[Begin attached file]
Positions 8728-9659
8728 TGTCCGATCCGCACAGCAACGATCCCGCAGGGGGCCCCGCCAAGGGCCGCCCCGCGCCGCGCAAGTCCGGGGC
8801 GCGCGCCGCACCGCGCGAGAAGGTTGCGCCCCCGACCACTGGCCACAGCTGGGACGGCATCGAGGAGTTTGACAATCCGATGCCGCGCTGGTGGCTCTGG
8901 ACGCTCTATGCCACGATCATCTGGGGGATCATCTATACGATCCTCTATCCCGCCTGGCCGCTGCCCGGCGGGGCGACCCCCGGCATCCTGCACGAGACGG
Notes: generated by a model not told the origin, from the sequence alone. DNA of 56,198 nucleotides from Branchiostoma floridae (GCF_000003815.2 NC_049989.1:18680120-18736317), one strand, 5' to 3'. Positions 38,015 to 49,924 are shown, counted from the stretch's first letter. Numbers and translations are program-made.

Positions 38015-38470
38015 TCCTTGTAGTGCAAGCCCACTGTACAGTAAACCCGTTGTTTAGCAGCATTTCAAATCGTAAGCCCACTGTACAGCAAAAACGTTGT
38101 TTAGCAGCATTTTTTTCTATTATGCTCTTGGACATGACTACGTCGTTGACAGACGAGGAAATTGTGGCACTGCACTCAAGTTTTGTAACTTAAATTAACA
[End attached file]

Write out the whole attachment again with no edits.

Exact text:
Positions 8728-9659
8728 TGTCCGATCCGCACAGCAACGATCCCGCAGGGGGCCCCGCCAAGGGCCGCCCCGCGCCGCGCAAGTCCGGGGC
8801 GCGCGCCGCACCGCGCGAGAAGGTTGCGCCCCCGACCACTGGCCACAGCTGGGACGGCATCGAGGAGTTTGACAATCCGATGCCGCGCTGGTGGCTCTGG
8901 ACGCTCTATGCCACGATCATCTGGGGGATCATCTATACGATCCTCTATCCCGCCTGGCCGCTGCCCGGCGGGGCGACCCCCGGCATCCTGCACGAGACGG
Notes: generated by a model not told the origin, from the sequence alone. DNA of 56,198 nucleotides from Branchiostoma floridae (GCF_000003815.2 NC_049989.1:18680120-18736317), one strand, 5' to 3'. Positions 38,015 to 49,924 are shown, counted from the stretch's first letter. Numbers and translations are program-made.

Positions 38015-38470
38015 TCCTTGTAGTGCAAGCCCACTGTACAGTAAACCCGTTGTTTAGCAGCATTTCAAATCGTAAGCCCACTGTACAGCAAAAACGTTGT
38101 TTAGCAGCATTTTTTTCTATTATGCTCTTGGACATGACTACGTCGTTGACAGACGAGGAAATTGTGGCACTGCACTCAAGTTTTGTAACTTAAATTAACA